Cervical Radiculopathy

graphic of a vertebra and spinal nerve


Radiculopathy refers to disease or injury of the spinal nerve roots resulting in radicular pain, weakness, numbness and/or tingling in the arms. Pain may be felt in a region corresponding to a dermatome, an area of skin innervated by the sensory fibers of a given spinal nerve. There are cervical (neck), thoracic (middle back), and lumbosacral (lower back) radiculopathies depending on the location of the injury. Radiculopathies are further categorized by what level of vertebrae they are associated with, therefore if the injury is at the neck region, the term cervical radiculopathy is used, if the injury is at the lower back, the term lumbosacral radiculopathy is used and so on.

Functional Anatomy and Causes:

In the neck or cervical spine, there are seven cervical vertebrae and 8 cervical nerve roots exist from the cervical spine. Intervertebral discs are located between the vertebral bodies of C2-C7. The discs are composed of outer and inner fibrotic tissues and serve as a protective barrier between the vertebrae.

Radiculopathies are categorized according to which part of the spinal cord is affected. For example, if the nerve root between the fourth and fifth cervical vertebrae is injured, the C5 nerve root will be pinched or strained, therefore the term C5 radiculopathy will be used. If the nerve root between the sixth and seventh cervical vertebrae is injured, the C7 nerve root will be pinched or strained, therefore the term C7 radiculopathy will be used, and so on.

Sympotms vary among patients, but radiculopar pain is typical. However, weakness, numbness and/or tingling in the arms are also felt in a region corresponding to a dermatome, an area innervated by the sensory fibers of  the injured spinal nerve.

Most people will experience some form of radiculopathy at some point in their lives. The radiculopathy occurs more often in the middle-aged and elderly than in the young, with the highest risk being for adults 40 to 60 years year old. However, injuries due to sports, heavy lifting, or bad posture affect the young as well.

Radiculopathy can be caused by any disease or injury process that compresses or otherwise injures the spinal nerve root from trauma or falls, cancer, infections, diseases that lead to degeneration of the vertebrae and/or intervertebral discs (osteoarthritis), slipped or herniated discs, spine deformities (scoliosis), and other factors as well.


Patients with signs and symptoms that correlate to radiculopathy must have an electrodiagnostic study (Nerve conduction study and EMG) to confirm the diagnosis by a highly specialized and fellowship-trained neurologist such as Dr Yono and Dr Kashouty. Electrodiagnostic studies can help distinguish radiculopathy from other etiologies and is important in identifying physiologic abnormalities of the nerve roots and the muscles.

X ray or MRI may be used to confirm the diagnosis. MRI has become the method of choice for imaging the neck to detect significant soft-tissue pathology, such as disc bulge or herniation. The American College of Radiology recommends routine MRI as the most appropriate imaging study in patients with chronic neck pain who have neurologic signs or symptoms. MRI can detect ligament and disc disruption, which cannot be demonstrated by other imaging studies. The entire spinal cord, nerve roots, and axial skeleton can also be visualized.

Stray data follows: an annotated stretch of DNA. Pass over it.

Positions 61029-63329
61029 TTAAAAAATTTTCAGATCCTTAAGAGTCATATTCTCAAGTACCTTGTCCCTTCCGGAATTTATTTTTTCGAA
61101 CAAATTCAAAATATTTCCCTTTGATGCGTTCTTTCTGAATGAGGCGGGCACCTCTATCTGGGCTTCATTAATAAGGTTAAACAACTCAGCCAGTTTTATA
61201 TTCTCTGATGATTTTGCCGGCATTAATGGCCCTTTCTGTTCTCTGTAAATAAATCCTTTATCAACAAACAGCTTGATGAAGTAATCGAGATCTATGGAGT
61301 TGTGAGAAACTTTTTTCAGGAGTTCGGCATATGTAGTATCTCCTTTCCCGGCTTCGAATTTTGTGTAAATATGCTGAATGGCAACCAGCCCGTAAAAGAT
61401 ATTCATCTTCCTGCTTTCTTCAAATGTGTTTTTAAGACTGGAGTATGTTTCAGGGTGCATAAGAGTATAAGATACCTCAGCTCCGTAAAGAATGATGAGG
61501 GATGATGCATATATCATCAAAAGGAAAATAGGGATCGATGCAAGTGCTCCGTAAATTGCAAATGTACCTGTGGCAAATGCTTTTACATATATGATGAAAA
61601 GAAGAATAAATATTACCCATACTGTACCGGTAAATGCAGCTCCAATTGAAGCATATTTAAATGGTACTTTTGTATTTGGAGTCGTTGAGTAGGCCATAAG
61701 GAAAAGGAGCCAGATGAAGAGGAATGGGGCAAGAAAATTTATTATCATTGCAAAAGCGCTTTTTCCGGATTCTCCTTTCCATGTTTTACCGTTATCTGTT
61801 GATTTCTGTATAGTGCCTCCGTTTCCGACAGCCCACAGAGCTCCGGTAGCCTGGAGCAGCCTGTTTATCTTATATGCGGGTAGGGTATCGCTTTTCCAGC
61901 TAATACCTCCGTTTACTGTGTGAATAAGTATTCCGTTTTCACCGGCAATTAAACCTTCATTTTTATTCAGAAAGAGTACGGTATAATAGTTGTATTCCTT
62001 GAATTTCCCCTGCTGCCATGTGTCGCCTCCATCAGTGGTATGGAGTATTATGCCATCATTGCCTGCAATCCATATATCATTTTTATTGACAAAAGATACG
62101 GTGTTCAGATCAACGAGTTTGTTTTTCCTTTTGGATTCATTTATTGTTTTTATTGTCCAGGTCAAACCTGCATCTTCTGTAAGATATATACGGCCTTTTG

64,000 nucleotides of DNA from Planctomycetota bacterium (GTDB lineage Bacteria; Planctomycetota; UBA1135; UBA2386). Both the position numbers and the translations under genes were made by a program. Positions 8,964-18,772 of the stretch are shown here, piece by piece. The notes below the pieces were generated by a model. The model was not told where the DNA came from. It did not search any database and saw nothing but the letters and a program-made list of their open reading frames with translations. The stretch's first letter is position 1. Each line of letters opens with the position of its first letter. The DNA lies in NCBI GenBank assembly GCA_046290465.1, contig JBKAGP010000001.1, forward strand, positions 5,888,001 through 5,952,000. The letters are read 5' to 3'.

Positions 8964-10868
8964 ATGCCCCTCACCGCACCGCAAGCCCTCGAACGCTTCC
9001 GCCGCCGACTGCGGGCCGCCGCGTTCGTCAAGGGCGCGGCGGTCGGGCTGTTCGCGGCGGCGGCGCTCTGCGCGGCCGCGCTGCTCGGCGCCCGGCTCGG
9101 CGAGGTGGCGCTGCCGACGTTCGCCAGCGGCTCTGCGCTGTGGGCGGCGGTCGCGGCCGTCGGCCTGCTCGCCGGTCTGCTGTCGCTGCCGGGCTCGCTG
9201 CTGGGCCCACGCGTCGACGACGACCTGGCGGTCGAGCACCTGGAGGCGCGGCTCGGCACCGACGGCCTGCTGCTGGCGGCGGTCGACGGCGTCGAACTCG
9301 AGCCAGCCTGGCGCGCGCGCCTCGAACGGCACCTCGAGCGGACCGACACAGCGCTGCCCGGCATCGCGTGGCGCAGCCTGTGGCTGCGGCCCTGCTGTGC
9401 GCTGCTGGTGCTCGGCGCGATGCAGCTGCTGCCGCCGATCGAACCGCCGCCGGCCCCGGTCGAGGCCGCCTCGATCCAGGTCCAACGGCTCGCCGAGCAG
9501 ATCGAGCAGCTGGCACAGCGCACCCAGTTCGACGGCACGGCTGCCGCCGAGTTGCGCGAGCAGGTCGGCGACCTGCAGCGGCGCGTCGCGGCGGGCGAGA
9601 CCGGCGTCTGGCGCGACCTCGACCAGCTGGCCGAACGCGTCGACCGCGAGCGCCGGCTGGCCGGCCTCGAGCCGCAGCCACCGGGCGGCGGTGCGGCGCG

All imaging studies must be used in conjunction with the patient’s history and physical examination findings to make the diagnosis of radiculopathy.


Treatment for radiculopathy varies with the nature and severity of the disease process or injury that has caused the disorder. Initial treatment should be directed at reducing pain and inflammation around the spinal nerve. The treatment can begin with local icing, medications to treat the pain such as nonsteroidal anti-inflammatory drugs (Ibuprofen, etc.), and measures that reduce the pressure on the nerve root. This consists of relative rest, avoiding positions that add extra strain on the neck. Patient-specific exercises are prescribed by a physical therapist for the targeted strengthening of neck muscles and other supporting tissues to relieve pressure on affected spinal nerve roots. A soft neck collar may be prescribed for persons with cervical radiculopathy if needed.

Epidural corticosteroid injections, selective nerve root block, and epidural lysis (destruction) of adhesions are considered as secondary treatment options to treat radiculopathy. Cervical epidural steroids have been used in patients whose conditions have not had satisfactory responses to medications, and a well-designed physical therapy program. Acupuncture has been used to treat radicular pain in conjunction with other treatments with some success.

When conservative treatment fails, spinal surgery may be needed. The primary purpose of surgery is to stop the progression of symptoms by relieving the pressure on the affected spinal nerve roots. Procedures may include laminectomy, discectomy and fusion which will be discussed in detail with the spinal surgeon. With appropriate indications, surgery can result in resolution of symptoms and excellent outcomes in the majority of patients.


Gilman, Larry. “Radiculopathy.” Gale Encyclopedia of Neurological Disorders. 2005.
Retrieved October 20, 2015 from Encyclopedia.com: www.encyclopedia.com/doc/1G2-3435200297.html

Malanga, Gerard M. “Cervical Radiculopathy”: Background, Epidemiology, Functional Anatomy. Medscape.
URL: emedicine.medscape.com/article/94118
Updated on October 8, 2015. Accessed on October 20, 2015.